Casta Paintings and Lieutenant Nun

The Casta paintings represented a wide array of racial mixtures derived from the offspring of unions between Spaniards and Indians-mestizos, Blacks-mulattos, and Blacks and Indians-zambos. These paintings received numerous documented critiques throughout centuries. It appears that in the earlier centuries, the paintings were vastly criticized. Particularly in 1746, Dr. Andres Arce y Miranda found that the casta paintings were offensive due to their depictions of racial mixtures. While, throughout the eighteenth century demand for the paintings drastically increased. Ignoring the criticized views of Dr. Andres Arce y Miranda. The difference of opinions between centuries could suggest that during the time of Andres Arce y Miranda racial mixtures, and children of mixed blood were viewed as inferior. Possibly he deemed that people of a subordinate status were not to be painted or assumed a position of value. The later century alludes that the paintings achieved a level of popularity were they became inaccessible to the average majority. Being displayed in official public spaces, such as museums, universities, high-ranking officials’ residences, and palaces. An, indication that only the wealthy had access to posses the Casta Paintings in the later centuries. I find it interesting that they began, unwanted due to their “offensive” depiction of inter-racial relationships, an indication that Dr. Andres Arce y Miranda may of been racist. Later developing into a masterpiece viewed by countless people.

The Lieutenant Nun is an extensive journey that raised several questions for me while reading it. Firstly, I found it interesting that she only lived at home with her family until the age of four, were she was then sent away to become a nun. I was curious as to if it is possible that she did not develop strong relationships with her mother or father? As, when she encounters them later on in her new identity she describes no desire to return to neither her family nor the life she had left. At first I was shocked to read that after seeing her father searching for her, it did not leave her yearning to reveal herself to him. Then it occurred that possibly there relationship was weak, and she felt no attachment to him. Growing up with your parents until the age of four would leave a minimal emotional connection. It may be difficult to image that the reason she was put into the convent, and her unwanted situation was because of her parents. It is possible that she may have developed resentment towards both her mother and father. This would explain why seeing/interacting with her family members once again would not spark the desire to return home. Monja Alferez experiences numerous remarkable moments while adopting new forms of identity.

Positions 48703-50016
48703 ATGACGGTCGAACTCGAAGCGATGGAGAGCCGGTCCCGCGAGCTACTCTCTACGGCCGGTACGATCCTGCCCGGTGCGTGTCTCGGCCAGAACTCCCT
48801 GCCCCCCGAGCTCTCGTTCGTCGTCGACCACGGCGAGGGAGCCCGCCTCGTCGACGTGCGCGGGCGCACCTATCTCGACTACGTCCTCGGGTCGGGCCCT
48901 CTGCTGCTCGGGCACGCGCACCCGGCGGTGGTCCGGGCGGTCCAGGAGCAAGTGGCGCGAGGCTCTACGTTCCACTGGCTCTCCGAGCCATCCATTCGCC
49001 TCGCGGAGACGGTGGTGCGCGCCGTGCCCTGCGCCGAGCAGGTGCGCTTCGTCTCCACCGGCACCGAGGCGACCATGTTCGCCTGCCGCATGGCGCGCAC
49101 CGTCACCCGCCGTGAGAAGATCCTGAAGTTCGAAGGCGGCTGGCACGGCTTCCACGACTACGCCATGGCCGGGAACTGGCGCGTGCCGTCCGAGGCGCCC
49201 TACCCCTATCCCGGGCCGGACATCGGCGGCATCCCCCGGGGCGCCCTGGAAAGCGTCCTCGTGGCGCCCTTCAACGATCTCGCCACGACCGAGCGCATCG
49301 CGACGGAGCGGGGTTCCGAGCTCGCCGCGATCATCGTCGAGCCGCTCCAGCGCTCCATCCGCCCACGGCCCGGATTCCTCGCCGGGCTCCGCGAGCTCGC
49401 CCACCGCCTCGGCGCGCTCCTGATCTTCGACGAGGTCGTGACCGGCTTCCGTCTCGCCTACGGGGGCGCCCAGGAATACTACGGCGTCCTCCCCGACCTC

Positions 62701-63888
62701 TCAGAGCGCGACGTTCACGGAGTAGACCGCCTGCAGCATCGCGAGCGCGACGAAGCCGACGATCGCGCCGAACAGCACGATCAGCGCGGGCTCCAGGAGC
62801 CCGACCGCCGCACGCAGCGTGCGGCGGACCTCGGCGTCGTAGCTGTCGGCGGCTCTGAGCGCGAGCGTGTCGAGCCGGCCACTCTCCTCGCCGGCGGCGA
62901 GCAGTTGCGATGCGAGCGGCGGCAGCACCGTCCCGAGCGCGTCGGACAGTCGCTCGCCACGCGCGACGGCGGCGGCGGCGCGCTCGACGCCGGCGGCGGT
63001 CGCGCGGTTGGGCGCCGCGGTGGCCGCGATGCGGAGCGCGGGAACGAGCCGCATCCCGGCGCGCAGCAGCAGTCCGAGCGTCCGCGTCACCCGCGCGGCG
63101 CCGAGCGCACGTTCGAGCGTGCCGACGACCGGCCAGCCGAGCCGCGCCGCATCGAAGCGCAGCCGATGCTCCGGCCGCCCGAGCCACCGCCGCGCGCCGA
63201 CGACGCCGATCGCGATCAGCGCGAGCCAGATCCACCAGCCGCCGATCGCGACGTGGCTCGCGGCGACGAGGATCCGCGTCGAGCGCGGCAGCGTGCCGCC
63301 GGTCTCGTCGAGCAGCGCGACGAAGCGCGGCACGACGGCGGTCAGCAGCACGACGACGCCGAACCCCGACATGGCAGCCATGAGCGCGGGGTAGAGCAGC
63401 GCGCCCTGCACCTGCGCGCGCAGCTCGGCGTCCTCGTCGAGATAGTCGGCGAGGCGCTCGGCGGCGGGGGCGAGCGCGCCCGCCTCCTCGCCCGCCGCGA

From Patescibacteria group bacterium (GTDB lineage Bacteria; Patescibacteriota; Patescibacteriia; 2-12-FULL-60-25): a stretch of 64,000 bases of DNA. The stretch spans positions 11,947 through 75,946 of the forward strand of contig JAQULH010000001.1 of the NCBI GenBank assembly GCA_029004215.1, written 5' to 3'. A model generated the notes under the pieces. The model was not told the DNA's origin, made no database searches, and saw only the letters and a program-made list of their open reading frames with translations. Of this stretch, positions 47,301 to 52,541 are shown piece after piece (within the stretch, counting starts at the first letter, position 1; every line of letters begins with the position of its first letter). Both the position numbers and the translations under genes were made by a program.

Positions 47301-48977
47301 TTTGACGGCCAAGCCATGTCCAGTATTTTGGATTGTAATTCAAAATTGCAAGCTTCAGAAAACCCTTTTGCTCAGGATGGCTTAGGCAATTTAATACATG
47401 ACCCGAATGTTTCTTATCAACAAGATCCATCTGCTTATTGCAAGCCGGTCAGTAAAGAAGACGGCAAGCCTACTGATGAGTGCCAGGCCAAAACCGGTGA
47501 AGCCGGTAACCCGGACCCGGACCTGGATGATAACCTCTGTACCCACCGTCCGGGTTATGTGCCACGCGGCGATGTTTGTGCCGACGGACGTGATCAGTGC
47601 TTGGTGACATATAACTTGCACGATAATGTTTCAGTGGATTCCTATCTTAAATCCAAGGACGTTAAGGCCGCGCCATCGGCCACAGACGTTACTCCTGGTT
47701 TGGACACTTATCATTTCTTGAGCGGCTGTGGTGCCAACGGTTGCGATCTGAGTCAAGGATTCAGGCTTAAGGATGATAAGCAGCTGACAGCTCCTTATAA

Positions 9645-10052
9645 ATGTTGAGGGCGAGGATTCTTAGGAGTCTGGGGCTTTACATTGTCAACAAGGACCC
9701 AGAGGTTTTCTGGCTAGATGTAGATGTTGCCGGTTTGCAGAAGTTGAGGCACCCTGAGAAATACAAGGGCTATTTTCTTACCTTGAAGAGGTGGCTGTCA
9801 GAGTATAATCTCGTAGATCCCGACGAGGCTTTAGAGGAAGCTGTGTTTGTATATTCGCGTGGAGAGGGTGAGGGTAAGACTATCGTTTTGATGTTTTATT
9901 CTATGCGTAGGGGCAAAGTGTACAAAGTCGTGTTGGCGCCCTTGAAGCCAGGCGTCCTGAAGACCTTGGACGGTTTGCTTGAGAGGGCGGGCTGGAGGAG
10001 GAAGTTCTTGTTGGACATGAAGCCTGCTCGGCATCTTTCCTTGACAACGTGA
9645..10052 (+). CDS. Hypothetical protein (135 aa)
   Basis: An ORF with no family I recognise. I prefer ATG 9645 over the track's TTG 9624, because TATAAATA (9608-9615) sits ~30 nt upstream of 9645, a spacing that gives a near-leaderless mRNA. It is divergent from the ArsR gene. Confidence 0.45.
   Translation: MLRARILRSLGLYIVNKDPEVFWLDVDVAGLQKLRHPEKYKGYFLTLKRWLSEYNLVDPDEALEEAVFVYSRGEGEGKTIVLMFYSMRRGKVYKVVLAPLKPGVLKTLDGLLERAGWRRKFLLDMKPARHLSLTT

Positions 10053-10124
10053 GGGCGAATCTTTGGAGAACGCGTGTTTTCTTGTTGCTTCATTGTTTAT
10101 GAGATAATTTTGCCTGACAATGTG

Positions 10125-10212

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  1. That’s a good point you raise about her limited relationship with her parents, and that being a feasible reason as to why she did not wish to return to them. It might be safe to assume that she felt almost abandoned by them, and, in exchange, made it a life’s goal to be as independent as possible (ex. not settling in one place).

  2. Additionally, it seems like her family is quite large; she is constantly running into realtives, even in the New World. A larger family might allow for more cracks to slip through, especially when great life decision are made for you from a young age. Monja seems to me like a classic case of healthy youthful rebellion (but in the even more exciting context of crossing continental and gender boundaries), and I’m all for it!

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